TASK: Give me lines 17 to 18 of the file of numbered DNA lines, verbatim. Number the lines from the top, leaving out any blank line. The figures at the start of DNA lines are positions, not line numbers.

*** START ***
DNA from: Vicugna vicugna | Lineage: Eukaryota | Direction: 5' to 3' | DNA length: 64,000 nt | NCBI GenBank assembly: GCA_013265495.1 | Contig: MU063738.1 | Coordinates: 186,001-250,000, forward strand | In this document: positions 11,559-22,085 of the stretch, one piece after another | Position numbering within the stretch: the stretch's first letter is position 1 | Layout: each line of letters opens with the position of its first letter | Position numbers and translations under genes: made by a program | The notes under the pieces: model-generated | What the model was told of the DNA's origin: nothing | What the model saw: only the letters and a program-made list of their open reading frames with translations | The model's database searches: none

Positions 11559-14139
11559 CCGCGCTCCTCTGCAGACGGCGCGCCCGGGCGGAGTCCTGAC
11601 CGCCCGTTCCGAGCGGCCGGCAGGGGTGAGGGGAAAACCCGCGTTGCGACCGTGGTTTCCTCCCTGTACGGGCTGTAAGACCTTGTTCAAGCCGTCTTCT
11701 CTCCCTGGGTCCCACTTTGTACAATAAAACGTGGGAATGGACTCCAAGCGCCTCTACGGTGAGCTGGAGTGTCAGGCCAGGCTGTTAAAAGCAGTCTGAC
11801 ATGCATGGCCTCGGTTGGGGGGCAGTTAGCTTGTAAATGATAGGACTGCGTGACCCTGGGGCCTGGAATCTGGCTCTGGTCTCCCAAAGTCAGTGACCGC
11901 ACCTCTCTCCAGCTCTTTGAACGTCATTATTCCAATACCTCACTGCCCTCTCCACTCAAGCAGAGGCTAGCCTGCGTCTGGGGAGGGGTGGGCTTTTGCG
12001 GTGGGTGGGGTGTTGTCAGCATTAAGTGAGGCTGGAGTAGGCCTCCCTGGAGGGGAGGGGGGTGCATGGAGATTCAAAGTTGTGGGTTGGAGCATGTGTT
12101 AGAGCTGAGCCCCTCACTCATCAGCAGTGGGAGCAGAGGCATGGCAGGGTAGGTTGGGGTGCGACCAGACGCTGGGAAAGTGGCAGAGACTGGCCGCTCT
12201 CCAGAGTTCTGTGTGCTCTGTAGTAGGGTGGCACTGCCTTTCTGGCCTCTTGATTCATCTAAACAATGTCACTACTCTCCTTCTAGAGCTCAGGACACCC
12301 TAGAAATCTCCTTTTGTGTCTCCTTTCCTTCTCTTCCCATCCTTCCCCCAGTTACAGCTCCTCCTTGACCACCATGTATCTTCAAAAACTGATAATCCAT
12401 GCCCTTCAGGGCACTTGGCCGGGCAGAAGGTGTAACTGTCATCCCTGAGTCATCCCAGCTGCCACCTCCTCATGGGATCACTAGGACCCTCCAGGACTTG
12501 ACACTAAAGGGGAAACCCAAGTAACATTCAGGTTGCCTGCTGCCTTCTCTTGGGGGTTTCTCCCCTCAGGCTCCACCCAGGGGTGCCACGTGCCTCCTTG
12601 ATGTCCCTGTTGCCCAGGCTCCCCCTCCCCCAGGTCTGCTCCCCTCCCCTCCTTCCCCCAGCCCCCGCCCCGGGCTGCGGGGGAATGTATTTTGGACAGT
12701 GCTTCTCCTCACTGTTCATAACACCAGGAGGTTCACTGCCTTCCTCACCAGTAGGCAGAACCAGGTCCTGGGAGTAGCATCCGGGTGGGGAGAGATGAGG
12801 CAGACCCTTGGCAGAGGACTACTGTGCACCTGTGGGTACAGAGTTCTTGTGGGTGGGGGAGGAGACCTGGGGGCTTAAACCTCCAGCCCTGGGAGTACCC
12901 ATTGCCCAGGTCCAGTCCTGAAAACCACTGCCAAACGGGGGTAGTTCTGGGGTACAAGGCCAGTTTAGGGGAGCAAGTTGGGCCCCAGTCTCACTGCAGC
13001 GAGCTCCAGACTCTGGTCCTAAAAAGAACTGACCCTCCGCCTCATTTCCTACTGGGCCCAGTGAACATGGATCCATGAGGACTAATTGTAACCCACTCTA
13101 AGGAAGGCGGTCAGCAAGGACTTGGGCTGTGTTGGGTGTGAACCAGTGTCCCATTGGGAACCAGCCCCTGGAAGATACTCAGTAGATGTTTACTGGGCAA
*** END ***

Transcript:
12901 ATTGCCCAGGTCCAGTCCTGAAAACCACTGCCAAACGGGGGTAGTTCTGGGGTACAAGGCCAGTTTAGGGGAGCAAGTTGGGCCCCAGTCTCACTGCAGC
13001 GAGCTCCAGACTCTGGTCCTAAAAAGAACTGACCCTCCGCCTCATTTCCTACTGGGCCCAGTGAACATGGATCCATGAGGACTAATTGTAACCCACTCTA